Central banks from around the globe are closely monitoring the situation regarding digital currencies. Nigeria’s introduction of the e-Naira in October has prompted several central banks in Africa to explore digital currencies or are piloting them. The country named Bahamas, the second country to adopt a central bank digital currency was Africa’s most populous country.
Due to their central bank origin and regulation, CBDCs are less volatile more secure than crypto assets.
Pilot projects are being conducted in Ghana and South Africa. Other nations are conducting research. Tanzania, Rwanda, Kenya, Uganda, Madagascar, Namibia, Zambia, and others are exploring digital currencies.
The South African central bank’s second phase of Project Khokha entails creating a CBDC, which financial institutions can only use for transfers to other banks. For instance, South Africa has signed on to a joint project with the banks of, Malaysia, Australia and Singapore
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A common-purpose CBDC, e-Cedi, is being tested by the Bank of Ghana for retail use. It can be utilized with a contactless smart card or an app for a digital wallet.
CBDCs are issued by different countries for different reasons. But there are a few important benefits.
This design aspect of CBDCs can encourage financial inclusion by extending monetary benefits to people who do not have accounts of the bank, keenly if they are targeted at people who do not live near physical banks. For example, with no access of internet, some countries allow their residents to use simple feature phones to send digital transactions at few or cost-free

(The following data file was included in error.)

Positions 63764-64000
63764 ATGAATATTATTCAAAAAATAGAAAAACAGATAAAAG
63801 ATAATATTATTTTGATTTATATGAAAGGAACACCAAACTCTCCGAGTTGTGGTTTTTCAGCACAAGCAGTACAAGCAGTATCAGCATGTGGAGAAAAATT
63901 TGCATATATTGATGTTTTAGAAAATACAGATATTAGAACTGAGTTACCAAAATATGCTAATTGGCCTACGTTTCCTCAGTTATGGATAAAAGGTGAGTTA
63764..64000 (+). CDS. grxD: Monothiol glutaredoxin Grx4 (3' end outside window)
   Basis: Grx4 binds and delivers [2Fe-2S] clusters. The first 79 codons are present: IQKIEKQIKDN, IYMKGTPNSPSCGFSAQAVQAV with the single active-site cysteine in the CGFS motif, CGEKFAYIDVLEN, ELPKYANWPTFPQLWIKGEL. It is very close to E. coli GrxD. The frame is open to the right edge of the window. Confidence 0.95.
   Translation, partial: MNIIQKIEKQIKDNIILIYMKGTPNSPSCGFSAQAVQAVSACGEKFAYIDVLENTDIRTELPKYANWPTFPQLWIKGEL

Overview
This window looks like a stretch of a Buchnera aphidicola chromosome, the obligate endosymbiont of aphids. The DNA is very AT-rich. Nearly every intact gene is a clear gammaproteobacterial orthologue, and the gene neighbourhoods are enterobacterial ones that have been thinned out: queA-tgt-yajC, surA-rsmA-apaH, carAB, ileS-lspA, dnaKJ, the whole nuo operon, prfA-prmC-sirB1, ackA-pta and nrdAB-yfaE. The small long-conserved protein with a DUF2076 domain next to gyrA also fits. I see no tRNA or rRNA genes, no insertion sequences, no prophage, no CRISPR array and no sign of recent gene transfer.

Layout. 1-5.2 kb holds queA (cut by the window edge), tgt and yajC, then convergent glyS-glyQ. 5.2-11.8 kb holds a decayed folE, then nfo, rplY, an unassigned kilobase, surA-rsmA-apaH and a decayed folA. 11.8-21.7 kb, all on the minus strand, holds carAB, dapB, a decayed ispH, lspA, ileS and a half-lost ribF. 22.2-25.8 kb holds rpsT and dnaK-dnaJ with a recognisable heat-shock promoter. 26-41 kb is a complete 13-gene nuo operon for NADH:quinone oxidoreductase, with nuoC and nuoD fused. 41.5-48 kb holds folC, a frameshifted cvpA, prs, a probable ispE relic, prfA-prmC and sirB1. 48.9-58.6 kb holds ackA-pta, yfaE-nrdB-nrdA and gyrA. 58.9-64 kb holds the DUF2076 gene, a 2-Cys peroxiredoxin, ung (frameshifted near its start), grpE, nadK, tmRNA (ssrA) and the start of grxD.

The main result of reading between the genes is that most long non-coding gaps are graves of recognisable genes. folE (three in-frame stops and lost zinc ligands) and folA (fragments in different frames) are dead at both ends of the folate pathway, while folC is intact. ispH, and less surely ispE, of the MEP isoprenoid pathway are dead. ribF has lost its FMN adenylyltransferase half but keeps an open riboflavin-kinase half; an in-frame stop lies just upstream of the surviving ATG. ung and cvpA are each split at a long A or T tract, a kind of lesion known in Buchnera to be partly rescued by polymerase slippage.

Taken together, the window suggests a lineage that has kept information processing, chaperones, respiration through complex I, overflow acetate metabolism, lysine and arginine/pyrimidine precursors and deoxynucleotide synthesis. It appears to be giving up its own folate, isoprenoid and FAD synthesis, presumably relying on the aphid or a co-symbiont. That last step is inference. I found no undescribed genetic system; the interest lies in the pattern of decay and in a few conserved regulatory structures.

Why must central banks pay more attention to digital currencies?
One advantage of central bank digital currencies is that they can be employed to distribute welfare payments more evenly during emergencies like the Covid-19 pandemic. No one would disagree that Covid-19 was not great for many people. CBDCs can play an important role in such cases.
Such technology can help to bring down the cost of remittances in Africa because of the cheap digital infrastructure that has taken root in countries like Nigeria. Credit bureau crypto collectibles can facilitate more speedy and cost-effective sending of remittances by reducing payment time and fostering competition between service providers. They could expand trade, both in the area and further afield.
In spite of this, CBDCs come with challenges and risks. African and other countries need to provide better approach to infrastructure of digital apps. In the sub-Saharan region, more work needs to be done.
On top of that, central banks need to figure out how to take risks of privacy of data, including hacking and leaks, into account. This, in turn, presents a danger that people will withdraw much of their money from the banks to buy CBDCs, thereby endangering the banks’ capacity to lend. And this is a big crises for countries with unsteady financial systems.